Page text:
News (healthcare)

LOPEC exhibitors, such as InnovationLab, show how versatile and revolutionary printed electronics can be in medical applications (photo: InnovationLab)

From ultra-thin sensors that monitor body functions to lab-on-a-chip for quick tests at the patient’s bedside: Printed electronic components expand the possibilities of medical diagnostics. LOPEC, the leading international exhibition and conference for the printed electronics industry in Munich, will provide information about new developments in that area from 19 to 21 March 2019.

A semi-passive hydrogel-based contact lens powered up by an RF wireless coupling (photo: imec)

At the imec technology forum Japan (ITF Japan 2018), imec (Leuven, Belgium), a leading research and innovation hub in nanoelectronics and digital technologies, the Ghent University (UGent), and contact lens manufacturer SEED Co., Ltd. announced that they have developed a contact lens with an integrated LED light, including an ultra-thin silicon microchip, radio‐frequency (RF) antenna for wireless energy transfer, and stretchable thin‐film interconnections. Different from the traditional contact lens-type wearable devices made of non-water-containing material, this novel device is made of hydrogel-based material.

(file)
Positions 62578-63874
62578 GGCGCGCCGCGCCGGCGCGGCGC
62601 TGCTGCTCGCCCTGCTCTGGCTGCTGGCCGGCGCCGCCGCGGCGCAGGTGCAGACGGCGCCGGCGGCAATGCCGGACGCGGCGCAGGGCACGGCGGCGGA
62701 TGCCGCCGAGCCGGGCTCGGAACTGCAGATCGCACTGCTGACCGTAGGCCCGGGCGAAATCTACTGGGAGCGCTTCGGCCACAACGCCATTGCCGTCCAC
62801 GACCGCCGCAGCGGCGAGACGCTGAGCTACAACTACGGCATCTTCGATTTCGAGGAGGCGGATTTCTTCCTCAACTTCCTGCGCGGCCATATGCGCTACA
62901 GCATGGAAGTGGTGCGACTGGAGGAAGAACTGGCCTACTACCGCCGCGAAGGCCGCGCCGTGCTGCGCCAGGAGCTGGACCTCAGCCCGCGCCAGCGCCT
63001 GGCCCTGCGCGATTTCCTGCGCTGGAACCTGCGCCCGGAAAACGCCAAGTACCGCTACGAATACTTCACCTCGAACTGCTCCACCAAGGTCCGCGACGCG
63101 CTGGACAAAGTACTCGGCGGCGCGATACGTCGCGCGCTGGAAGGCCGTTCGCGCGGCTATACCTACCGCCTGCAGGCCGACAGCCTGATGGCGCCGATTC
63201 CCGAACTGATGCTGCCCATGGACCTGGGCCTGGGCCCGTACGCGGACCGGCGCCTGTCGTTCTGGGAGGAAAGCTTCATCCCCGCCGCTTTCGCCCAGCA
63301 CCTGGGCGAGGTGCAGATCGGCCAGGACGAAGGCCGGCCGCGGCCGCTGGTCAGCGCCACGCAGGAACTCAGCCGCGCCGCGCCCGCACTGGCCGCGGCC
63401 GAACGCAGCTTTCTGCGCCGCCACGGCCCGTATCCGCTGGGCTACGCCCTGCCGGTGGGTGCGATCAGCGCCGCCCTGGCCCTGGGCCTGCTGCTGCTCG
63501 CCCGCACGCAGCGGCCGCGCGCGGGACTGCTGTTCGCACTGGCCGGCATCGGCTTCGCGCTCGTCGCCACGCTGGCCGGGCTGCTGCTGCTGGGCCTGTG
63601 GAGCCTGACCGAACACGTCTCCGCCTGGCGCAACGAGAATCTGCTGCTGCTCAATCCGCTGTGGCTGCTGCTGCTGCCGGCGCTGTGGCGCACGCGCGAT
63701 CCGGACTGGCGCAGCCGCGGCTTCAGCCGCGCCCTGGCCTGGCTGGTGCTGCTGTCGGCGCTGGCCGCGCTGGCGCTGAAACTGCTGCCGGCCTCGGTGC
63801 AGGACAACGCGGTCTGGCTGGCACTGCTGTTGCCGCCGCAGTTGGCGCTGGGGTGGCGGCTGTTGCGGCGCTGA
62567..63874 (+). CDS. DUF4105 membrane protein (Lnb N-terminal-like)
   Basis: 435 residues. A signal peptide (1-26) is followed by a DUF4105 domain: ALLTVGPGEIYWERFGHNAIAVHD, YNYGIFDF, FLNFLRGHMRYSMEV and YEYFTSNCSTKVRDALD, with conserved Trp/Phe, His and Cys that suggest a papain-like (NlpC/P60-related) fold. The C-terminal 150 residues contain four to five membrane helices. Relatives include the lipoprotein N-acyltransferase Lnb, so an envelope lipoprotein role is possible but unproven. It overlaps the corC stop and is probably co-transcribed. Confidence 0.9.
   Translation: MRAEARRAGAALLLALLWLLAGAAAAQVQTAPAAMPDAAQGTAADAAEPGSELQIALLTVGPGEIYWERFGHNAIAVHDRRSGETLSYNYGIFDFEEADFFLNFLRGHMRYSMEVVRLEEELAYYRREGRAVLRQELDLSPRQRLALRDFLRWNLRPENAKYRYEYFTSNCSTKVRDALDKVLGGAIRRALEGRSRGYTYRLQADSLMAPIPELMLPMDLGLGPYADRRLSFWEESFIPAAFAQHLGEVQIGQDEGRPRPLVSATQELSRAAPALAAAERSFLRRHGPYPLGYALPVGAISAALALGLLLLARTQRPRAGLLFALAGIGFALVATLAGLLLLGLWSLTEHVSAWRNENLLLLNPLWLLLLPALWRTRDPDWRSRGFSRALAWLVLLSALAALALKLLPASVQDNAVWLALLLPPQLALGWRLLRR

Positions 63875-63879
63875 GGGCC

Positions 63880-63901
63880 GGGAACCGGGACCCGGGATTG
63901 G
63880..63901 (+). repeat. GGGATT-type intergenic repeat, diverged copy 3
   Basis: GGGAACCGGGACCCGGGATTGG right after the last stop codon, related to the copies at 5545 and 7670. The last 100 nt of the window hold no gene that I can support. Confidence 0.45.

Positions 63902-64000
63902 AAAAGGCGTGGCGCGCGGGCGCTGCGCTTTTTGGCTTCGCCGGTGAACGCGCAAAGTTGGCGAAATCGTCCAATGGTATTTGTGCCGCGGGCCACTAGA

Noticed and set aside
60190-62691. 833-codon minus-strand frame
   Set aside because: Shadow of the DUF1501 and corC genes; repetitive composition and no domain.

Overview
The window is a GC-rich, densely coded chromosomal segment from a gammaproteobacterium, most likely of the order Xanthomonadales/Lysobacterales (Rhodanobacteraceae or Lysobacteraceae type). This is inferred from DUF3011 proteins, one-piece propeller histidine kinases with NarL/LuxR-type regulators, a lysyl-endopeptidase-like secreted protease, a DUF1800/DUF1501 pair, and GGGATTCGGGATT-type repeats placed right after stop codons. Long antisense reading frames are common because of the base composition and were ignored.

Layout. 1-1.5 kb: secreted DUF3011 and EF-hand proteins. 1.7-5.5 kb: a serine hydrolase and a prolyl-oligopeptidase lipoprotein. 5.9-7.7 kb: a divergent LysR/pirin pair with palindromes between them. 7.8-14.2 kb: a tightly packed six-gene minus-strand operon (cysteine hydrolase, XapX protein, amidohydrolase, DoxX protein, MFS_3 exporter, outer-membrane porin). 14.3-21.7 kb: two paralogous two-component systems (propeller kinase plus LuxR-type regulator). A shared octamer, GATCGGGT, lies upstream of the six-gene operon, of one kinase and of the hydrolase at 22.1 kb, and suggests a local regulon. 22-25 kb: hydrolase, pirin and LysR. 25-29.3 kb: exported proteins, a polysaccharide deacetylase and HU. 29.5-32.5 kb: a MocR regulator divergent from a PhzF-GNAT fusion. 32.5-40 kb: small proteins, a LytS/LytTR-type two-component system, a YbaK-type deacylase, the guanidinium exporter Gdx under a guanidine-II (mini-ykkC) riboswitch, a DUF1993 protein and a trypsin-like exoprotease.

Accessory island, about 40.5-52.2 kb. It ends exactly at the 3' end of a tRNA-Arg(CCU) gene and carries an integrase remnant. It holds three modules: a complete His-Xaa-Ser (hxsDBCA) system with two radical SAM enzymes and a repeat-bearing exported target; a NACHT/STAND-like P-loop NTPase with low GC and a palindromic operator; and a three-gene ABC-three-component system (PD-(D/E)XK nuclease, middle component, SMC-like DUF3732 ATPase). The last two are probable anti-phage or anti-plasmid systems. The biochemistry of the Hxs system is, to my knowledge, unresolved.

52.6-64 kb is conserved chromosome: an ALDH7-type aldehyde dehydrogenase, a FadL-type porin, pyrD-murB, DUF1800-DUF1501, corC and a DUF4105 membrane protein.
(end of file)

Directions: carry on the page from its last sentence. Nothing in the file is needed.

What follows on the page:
The Life Signal Patch (photo: LifeSignals)

LifeSignals (Fremont, California) received FDA clearance for its wireless LP1100 Life Signal Patch for enabling the next generation of wearable, healthcare monitoring devices. It is built on two solid technology foundations to provide unprecedented attributes unachieved by another ECG patch product to date. It deploys the company’s recently launched LC100 Life Signal Processor (LSP) Platform and a patented, integrated multi-electrode architecture.

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